Hazardous vapour kills construction worker


A Worcestershire based company and its directors have been sentenced following the tragic death of one of their construction workers.

Mr A. Sorin was overcome by DCM – dichloromethane – vapour whilst using an industrial strength paint stripper.

Working on his own, Mr Sorin was stripping walls in a basement. Without proper ventilation, the DCM vapour built up and caused Mr Sorin to pass out and then die from the hazardous exposure.


An investigation by the Health and Safety Executive (HSE) found that the company failed to implement any effective measures to control their workers to DCM exposure.

Tragically, Mr Sorin’s death could have been entirely prevented by eliminating the risk associated with DCM either by using a different paint removal method, by installing suitable ventilation, by supplying appropriate supplied air (SA) RPE, or by substituting the substance for a less hazardous product.

At the City of London Magistrates’ Court hearing, the directors of the company pleaded guilty to breaching Regulation 7(1) of the Control of Substances Hazardous to Health Regulations 2002 and were fined £50,000 plus costs. Both directors received further sentences of 200 hours community service.


Speaking after the hearing HSE inspector, Owen Rowley, said:

“Mr Sorin’s death was entirely avoidable. DCM is a volatile solvent and exposure to high concentrations of vapour can cause loss of consciousness and death.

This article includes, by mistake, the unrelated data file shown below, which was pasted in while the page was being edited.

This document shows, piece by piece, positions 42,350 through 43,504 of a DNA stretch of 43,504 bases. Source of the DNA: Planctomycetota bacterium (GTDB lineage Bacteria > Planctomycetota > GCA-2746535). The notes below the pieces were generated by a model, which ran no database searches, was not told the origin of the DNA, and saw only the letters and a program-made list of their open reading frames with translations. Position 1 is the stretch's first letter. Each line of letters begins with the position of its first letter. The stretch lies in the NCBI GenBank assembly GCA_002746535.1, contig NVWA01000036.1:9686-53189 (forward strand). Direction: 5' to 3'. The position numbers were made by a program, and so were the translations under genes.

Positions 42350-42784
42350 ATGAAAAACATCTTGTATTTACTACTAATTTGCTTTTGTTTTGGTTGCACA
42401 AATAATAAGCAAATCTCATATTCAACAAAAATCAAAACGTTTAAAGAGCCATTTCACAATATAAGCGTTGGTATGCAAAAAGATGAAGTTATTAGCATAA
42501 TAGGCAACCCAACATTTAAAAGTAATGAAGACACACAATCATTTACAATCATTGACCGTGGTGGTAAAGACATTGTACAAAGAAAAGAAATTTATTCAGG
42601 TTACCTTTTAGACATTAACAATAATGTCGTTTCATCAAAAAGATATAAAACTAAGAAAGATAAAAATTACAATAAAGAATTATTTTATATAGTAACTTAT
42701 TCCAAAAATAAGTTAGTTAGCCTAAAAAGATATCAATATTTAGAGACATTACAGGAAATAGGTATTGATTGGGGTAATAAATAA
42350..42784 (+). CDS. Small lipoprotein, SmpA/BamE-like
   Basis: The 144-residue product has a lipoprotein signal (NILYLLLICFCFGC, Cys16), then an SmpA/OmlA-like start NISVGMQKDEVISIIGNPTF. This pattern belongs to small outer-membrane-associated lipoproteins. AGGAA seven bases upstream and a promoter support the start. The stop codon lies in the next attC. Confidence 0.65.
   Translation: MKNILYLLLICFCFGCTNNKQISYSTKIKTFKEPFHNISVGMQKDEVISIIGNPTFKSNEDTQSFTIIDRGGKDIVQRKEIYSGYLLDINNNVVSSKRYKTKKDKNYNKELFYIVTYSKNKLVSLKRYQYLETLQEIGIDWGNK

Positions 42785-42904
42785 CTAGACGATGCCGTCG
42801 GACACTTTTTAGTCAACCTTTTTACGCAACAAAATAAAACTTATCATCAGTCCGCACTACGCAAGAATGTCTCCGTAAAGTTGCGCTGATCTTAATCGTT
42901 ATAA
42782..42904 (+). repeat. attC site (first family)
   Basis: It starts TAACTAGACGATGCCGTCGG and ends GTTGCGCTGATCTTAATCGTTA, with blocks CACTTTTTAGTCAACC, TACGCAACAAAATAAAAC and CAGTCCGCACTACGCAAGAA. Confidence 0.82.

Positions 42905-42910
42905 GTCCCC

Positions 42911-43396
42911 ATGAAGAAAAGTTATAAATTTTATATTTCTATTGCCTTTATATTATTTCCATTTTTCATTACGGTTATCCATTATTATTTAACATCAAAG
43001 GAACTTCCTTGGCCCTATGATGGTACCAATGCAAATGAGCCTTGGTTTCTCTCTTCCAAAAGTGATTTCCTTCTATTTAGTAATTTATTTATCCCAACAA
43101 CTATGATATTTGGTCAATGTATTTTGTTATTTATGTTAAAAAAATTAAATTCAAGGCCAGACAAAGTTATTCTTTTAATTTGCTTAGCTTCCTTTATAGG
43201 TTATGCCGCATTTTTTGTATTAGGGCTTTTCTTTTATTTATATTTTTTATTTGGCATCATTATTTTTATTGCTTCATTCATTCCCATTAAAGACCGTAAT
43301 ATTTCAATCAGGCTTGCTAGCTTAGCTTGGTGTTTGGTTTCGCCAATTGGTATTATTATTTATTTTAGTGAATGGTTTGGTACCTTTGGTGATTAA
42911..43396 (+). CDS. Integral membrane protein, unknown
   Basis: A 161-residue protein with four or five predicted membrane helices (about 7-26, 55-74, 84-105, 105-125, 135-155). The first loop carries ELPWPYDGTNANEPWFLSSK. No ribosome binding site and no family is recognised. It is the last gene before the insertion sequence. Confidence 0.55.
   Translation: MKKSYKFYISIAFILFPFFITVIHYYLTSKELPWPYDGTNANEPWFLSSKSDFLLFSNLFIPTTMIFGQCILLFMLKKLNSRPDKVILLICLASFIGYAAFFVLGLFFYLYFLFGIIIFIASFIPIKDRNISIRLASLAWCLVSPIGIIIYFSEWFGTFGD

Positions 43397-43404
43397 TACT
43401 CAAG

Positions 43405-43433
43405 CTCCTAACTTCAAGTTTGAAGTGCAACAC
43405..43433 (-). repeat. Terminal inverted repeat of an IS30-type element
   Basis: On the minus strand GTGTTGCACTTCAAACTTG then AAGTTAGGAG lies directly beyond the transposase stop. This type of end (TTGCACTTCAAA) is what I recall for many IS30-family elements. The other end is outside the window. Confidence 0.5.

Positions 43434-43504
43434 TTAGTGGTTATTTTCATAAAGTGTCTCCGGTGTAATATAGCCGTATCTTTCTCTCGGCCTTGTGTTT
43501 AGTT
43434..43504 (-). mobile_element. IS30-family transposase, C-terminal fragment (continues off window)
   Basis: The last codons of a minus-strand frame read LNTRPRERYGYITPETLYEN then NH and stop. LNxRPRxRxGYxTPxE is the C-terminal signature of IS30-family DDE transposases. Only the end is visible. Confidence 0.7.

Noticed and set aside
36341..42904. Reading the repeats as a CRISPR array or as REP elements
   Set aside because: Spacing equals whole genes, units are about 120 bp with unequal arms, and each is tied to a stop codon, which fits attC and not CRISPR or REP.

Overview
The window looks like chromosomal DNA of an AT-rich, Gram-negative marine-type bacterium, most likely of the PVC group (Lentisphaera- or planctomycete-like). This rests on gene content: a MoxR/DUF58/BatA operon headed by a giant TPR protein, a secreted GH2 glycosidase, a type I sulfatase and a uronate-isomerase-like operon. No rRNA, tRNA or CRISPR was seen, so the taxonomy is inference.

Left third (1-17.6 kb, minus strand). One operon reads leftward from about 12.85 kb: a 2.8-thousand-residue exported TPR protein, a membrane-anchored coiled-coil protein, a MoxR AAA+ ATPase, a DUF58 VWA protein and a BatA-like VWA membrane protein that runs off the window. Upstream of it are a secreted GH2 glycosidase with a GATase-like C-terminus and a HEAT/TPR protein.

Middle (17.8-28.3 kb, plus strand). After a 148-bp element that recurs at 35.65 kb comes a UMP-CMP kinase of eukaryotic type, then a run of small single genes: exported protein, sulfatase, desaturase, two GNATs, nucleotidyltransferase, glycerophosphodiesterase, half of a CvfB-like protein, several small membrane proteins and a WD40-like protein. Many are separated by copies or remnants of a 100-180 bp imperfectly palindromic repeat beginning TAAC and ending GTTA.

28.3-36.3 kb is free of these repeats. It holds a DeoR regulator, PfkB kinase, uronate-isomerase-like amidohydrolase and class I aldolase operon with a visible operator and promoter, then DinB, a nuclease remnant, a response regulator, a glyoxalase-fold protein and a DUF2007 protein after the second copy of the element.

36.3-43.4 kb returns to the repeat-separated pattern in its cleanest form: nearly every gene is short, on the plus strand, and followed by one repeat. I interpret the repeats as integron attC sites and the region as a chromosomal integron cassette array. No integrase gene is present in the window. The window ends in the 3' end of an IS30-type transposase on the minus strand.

“Anyone intending work with DCM-based products should carry out a suitable and sufficient risk assessment and implement appropriate control measures. Crucially, DCM-based products should only be used in well ventilated areas to prevent the build-up of vapour.”



Respiratory Protective Equipment, or RPE, should be used as a last line of defense against hazardous substances in the workplace. However, not all substances can be protected against by all respirators, and some require specific types of filters.

Dichloromethane (DCM) vapour, is an extremely toxic substance used in some industrial paint strippers. Exposure to high concentrations without extraction ventilation can cause fatigue, loss of consciousness and even death.

If sufficient ventilation cannot be achieved to limit exposure, and an alternative substance cannot be used instead, then Supplied Air (SA) RPE should be worn.


For more information, click here to read the full article by the HSE.